The clue left by Gol D. Roger is solved in the film’s first act, not by a competing pirate but by circumstance, as an island – encased in a floating bubble – bursts from a lagoon and floats high in the sky. And so, the “lofty” part of “deep lofty darkness” reveals itself. From here, the story can really begin. And so it does; but this lackluster revelation foreshadows that the film’s plot is not a particularly groundbreaking one.
One Piece: Stampede Gallery
The fact that this is a story that’s both outside the canon and one that celebrates the legacy of One Piece is leaned into enormously throughout the film, and that’s what makes it such an intensely fun romp from beginning to end. What has kept One Piece so endearing to its audience is that it’s a ‘90s shōnen anime that has remained so faithfully ‘90s. Power levels that rise with the stakes; campy characters and wild world-building that embraces nonsense; decades-old sound effects as iconic as the Wilhelm scream; tasteful usage of CGI and sakuga – all of these elements help One Piece keep the blessed flame of ‘90s shōnen alive.
One Piece: Stampede introduces two main villains: Bullet, former member of Gol D. Roger’s crew (whose name is pronounced like mullet in the dub because, well, he has an enormous mullet), and the mystery mastermind behind the film’s events – no spoilers for their identity here but it isn’t hard to guess. This character proves to be a disappointing villain, but Bullet takes center stage as such an absurd embodiment of ‘90s shōnen strength-obsessed, power-raising muscle and rage that this can only be read as tongue-in-cheek. Bullet is strength personified. He’s a living challenge for Luffy and the other pirate captains to overcome.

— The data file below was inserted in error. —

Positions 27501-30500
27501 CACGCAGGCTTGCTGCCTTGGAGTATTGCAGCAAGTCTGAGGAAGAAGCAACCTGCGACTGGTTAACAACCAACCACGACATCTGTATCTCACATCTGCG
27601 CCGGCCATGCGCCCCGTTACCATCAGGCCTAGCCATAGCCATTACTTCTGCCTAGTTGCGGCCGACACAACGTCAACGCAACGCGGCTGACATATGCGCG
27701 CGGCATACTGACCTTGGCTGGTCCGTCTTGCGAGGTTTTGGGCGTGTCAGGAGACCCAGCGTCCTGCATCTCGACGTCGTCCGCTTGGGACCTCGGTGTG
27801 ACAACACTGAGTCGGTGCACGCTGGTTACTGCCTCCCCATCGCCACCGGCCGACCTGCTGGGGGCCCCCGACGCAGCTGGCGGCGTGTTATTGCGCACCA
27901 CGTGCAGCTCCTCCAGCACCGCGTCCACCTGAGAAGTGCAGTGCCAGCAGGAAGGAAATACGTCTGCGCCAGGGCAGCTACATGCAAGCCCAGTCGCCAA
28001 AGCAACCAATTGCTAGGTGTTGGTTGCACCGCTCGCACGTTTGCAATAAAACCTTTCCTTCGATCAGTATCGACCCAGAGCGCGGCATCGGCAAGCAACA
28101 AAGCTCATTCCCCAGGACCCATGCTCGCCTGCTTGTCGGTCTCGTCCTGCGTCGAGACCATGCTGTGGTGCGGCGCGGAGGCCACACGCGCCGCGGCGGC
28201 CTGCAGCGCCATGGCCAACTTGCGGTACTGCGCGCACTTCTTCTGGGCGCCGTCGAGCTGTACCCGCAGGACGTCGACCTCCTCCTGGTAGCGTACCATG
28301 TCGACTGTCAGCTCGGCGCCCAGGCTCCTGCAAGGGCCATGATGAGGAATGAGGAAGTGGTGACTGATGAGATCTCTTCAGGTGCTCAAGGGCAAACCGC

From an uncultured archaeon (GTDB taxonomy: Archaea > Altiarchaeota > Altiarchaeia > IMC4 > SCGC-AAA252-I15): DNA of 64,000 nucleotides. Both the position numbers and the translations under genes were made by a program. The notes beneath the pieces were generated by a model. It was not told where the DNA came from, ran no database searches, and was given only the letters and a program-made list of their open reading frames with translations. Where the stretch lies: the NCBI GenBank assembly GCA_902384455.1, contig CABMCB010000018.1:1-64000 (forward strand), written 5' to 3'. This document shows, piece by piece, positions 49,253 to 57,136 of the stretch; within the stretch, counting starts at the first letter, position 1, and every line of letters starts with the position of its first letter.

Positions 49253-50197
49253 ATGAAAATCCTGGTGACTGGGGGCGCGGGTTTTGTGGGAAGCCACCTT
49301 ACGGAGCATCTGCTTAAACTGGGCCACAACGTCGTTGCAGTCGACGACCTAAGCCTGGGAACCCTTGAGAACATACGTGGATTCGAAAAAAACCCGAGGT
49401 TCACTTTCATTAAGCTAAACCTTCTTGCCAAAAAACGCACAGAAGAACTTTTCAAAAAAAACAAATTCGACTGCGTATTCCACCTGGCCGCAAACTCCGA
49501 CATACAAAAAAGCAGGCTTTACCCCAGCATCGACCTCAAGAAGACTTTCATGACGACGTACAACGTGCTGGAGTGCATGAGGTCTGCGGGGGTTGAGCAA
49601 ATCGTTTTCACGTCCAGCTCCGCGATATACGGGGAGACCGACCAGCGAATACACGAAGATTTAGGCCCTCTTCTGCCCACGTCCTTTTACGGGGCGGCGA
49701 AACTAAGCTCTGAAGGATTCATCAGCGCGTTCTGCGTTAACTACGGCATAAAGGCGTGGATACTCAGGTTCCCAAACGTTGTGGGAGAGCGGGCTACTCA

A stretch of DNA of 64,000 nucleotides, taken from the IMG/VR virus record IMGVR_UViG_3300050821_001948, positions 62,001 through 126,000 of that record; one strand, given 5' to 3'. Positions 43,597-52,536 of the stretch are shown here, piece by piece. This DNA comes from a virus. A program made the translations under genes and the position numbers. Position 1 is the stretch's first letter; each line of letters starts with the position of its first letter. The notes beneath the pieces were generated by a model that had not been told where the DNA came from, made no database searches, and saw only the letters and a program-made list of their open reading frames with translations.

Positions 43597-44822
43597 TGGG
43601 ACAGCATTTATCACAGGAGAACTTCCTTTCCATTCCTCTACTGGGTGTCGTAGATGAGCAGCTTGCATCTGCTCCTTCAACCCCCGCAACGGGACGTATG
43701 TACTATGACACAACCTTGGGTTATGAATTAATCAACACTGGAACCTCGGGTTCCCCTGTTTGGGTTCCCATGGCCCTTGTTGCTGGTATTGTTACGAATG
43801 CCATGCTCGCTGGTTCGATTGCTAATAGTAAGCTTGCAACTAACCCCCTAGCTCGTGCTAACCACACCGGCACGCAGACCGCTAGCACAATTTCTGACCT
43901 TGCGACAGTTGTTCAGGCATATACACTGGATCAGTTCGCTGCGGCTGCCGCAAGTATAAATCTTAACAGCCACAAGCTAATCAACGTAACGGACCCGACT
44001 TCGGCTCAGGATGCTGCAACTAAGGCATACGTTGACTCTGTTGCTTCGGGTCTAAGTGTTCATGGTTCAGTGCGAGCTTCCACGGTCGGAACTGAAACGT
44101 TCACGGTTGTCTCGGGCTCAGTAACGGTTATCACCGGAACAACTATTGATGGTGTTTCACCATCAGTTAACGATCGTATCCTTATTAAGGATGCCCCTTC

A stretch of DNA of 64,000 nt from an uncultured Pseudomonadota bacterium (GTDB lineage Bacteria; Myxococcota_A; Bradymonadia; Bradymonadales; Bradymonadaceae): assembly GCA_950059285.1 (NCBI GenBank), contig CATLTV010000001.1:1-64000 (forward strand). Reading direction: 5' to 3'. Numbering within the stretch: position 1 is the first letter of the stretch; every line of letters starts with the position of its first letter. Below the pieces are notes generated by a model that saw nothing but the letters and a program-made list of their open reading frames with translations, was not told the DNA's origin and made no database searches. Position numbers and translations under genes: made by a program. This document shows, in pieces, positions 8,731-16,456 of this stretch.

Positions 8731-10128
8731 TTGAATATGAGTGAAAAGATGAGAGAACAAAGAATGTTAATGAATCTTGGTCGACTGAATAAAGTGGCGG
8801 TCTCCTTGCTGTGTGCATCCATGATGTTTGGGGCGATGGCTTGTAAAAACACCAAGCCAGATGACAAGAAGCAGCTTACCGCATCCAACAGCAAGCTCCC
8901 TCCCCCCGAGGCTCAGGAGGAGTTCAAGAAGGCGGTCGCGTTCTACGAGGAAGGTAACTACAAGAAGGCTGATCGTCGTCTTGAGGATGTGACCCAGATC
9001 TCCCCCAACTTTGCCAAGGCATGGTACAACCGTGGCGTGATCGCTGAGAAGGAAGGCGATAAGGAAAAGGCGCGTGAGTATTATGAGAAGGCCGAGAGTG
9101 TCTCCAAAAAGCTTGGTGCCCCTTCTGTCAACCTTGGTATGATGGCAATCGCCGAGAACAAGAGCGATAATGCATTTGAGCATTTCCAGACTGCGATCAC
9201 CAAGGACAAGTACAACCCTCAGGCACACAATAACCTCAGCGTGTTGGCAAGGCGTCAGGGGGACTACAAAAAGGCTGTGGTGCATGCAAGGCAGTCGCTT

Watch the English dub trailer for One Piece: Stampede below:
The success of this film — which sees One Piece creator Eiichiro Oda as its writer and creative supervisor — is in its pacing. The way that the action of this 100-minute movie escalates is masterful. From the celebratory opening scenes, and the reunion with old friends, to the shift up to the island and the insane brawls that follow – both one-on-one and team-up fights – there’s a constantly rising level of intensity and exhilaration. Not a single moment feels bloated or wasted, but neither is it rushed. Everything we need to know is spelled out clearly and with real emotional weight, even as the rising action and tension takes center stage.
The film also boasts a super-strong voice cast in both the sub and dub. If you choose to watch this subbed, then you know what to expect: the Japanese cast perfectly matches the campy mood and exaggerated thrills. And the English dub holds up fantastically, too, with Matthew Mercer (Attack on Titan’s Levi and Resident Evil 4’s Leon Kennedy) and Colleen Clinkenbeard (who has voiced Luffy flawlessly since ’07) really shining here. Clinkenbeard is a powerhouse of a voice actress, and she really proves it in this film.